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Sweet on his valentine

College sweethearts still going strong

Created date

January 30th, 2015
picture of a happy couple


Darrell Lawless remembers the first time he laid eyes on Mary Jo Horton. He was a sophomore at Texas Christian University (TCU) in Fort Worth.

“I was with a friend at the Spudnut Shop on University Drive when we saw this cute girl,” he says. [Spudnuts are donuts made with potato flour.] “My friend didn’t think she would go out with me, but I bet him a milkshake she would. He didn’t let on that he had already dated her a few times.”

Darrell got his chance when he saw Mary Jo again at TCU’s Hoedown Club.

“I asked her out, and she said ‘yes,’” says Darrell. “I got that milkshake after all.”

Mary Jo, also a sophomore at TCU, says she was drawn to the tall, handsome G.I. 

“Darrell was easy to be with, and we shared similar feelings about our faith and family,” says Mary Jo. “Our relationship just came naturally.”

Intermittent college years

Darrell’s collegiate career came in fits and spurts. He interrupted his schooling to enlist in the U.S. Army during the latter part of World War II. After his freshman year at Abilene Christian College, Darrell served for a year and a half until the war ended and he resumed his education at TCU.

His undergraduate education encountered another roadblock during his last semester.

“Mary Jo and I were both scheduled to graduate in 1950,” says Darrell. “She did; I didn’t. I lacked one course that wasn’t offered that semester. I had the option of completing a correspondence course, but I didn’t do it. So I left TCU one course short of a degree.”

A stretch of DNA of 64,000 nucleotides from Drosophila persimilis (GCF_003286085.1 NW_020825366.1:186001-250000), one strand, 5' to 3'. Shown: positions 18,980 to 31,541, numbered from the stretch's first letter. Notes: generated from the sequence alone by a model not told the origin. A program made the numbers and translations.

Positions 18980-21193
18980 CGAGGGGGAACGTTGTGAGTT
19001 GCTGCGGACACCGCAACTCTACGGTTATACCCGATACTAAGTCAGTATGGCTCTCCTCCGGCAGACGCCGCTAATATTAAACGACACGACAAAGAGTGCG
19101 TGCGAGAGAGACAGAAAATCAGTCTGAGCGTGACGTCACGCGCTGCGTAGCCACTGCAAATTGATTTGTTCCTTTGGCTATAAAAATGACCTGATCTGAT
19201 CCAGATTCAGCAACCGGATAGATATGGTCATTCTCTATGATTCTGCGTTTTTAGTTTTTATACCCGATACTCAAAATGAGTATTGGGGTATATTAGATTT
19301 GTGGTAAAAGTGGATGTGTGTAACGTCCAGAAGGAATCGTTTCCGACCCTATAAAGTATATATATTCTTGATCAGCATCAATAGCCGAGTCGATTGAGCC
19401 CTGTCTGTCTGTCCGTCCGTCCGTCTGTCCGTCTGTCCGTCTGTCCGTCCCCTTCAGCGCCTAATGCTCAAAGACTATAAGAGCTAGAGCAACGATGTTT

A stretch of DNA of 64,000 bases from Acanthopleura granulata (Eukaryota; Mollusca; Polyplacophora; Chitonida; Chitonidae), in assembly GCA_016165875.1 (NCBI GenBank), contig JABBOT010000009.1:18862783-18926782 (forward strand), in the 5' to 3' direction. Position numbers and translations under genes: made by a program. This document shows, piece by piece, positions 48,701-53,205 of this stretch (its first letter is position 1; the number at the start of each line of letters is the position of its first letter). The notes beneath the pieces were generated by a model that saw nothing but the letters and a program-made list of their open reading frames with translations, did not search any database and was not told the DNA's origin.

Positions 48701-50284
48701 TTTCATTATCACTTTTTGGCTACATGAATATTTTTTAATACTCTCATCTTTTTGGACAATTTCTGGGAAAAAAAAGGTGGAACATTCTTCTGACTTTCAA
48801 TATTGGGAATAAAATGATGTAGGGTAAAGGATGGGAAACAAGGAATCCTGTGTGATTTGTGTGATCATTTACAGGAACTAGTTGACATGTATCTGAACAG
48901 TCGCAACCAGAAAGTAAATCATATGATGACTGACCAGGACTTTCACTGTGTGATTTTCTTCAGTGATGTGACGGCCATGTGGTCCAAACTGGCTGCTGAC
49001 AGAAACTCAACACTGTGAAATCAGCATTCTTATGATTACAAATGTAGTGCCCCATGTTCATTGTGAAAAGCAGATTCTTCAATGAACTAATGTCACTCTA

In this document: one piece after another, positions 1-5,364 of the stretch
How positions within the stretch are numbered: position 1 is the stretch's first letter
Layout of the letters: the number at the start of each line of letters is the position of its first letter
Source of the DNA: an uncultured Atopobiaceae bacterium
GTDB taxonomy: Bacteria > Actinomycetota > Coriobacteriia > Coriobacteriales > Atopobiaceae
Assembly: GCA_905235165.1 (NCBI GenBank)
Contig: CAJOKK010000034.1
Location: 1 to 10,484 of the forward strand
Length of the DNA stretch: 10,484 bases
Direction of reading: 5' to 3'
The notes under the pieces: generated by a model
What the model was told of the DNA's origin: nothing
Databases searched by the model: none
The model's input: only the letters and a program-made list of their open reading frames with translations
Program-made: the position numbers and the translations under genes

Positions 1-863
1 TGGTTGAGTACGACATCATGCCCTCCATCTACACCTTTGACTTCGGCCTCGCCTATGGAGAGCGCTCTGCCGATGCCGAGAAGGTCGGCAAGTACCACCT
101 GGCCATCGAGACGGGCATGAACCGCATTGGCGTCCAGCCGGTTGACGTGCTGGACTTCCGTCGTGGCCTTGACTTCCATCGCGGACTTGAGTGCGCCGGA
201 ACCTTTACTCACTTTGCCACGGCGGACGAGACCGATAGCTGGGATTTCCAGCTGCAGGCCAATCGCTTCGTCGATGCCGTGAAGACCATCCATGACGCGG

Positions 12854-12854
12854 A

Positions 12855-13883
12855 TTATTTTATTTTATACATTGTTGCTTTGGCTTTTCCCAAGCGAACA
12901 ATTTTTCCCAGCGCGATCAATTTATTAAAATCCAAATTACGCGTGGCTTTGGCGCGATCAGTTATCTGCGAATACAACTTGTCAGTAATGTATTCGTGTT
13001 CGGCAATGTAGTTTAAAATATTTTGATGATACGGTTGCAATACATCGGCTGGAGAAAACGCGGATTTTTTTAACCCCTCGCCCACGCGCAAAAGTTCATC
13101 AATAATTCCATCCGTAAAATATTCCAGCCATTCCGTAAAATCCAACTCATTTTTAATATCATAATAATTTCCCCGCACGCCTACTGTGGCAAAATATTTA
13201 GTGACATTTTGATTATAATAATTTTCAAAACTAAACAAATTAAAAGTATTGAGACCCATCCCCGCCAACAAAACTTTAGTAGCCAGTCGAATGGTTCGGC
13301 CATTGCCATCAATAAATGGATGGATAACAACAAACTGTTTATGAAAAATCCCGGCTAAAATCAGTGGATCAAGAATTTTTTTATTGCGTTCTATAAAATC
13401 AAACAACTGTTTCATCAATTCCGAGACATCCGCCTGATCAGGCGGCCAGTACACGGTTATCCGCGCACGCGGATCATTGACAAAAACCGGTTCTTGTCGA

By that time, wedding bells were chiming.

“Darrell proposed after we dated a year, but we made a pact with our parents not to marry until we both got out of school,” says Mary Jo.

They wed at Bethany Christian Church in Houston, Mary Jo’s hometown, on August 19, 1950.

Darrell worked at Foley’s [now Macy’s] for three years before he went to work for Mary Jo’s dad at Horton Equipment Company in Houston. Darrell continued to climb the business ladder and founded his own company in 1979. Today, The Lawless Group is a professional selling organization run by Darrell and Mary Jo’s son Richard.

“We have four children, eight grandchildren, and two great-grandchildren,” says Mary Jo.

Earning his diploma

In 2004, Mary Jo was sitting in the sunroom of the couple’s Memorial-area home when Darrell sauntered in.

“Out of the blue Darrell said, ‘Honey, I think I want to finish my degree,’” says Mary Jo. “I was surprised but thrilled.”

Darrell enrolled in his remaining class at TCU during the summer semester. The couple parked their RV in Fort Worth for the six-week term.

“School was a lot harder at 76 than at 20,” says Darrell. “I had to read everything three times.”

He passed the course, and Mary Jo surprised their children and grandchildren with graduation announcements that Thanksgiving.

“I was the second oldest person to graduate from TCU at the time,” says Darrell. “But I wouldn’t change a thing. It meant so much more to have my children and grandchildren cheering for me as I walked across the stage to collect my diploma. Even the professors stood and clapped.”

Vibrant retirement living

Around the same time, the couple watched with interest as a new retirement community broke ground near their home in West Houston. 

“We visited the sales trailer while Trace was still under construction,” says Mary Jo. “We liked the idea of moving to an active community with all the amenities under one roof.”

Darrell and Mary Jo were the third couple to join the community’s priority list, ensuring their place in line for the apartment home of their choice.

When they moved, they selected a two-bedroom, two-bath Manchester-style apartment and quickly jumped into life at the community.

“We joined the drama club and line dancing class,” says Mary Jo. “We attend fitness classes and serve as ambassadors who show prospective residents around Eagle’s Trace.”

The couple says mutual support is the foundation of their successful marriage.

“We’re just normal people with ups and downs,” says Darrell. “But we work together and talk through any situations. We’re thankful for the years we’ve had and look forward to many more.”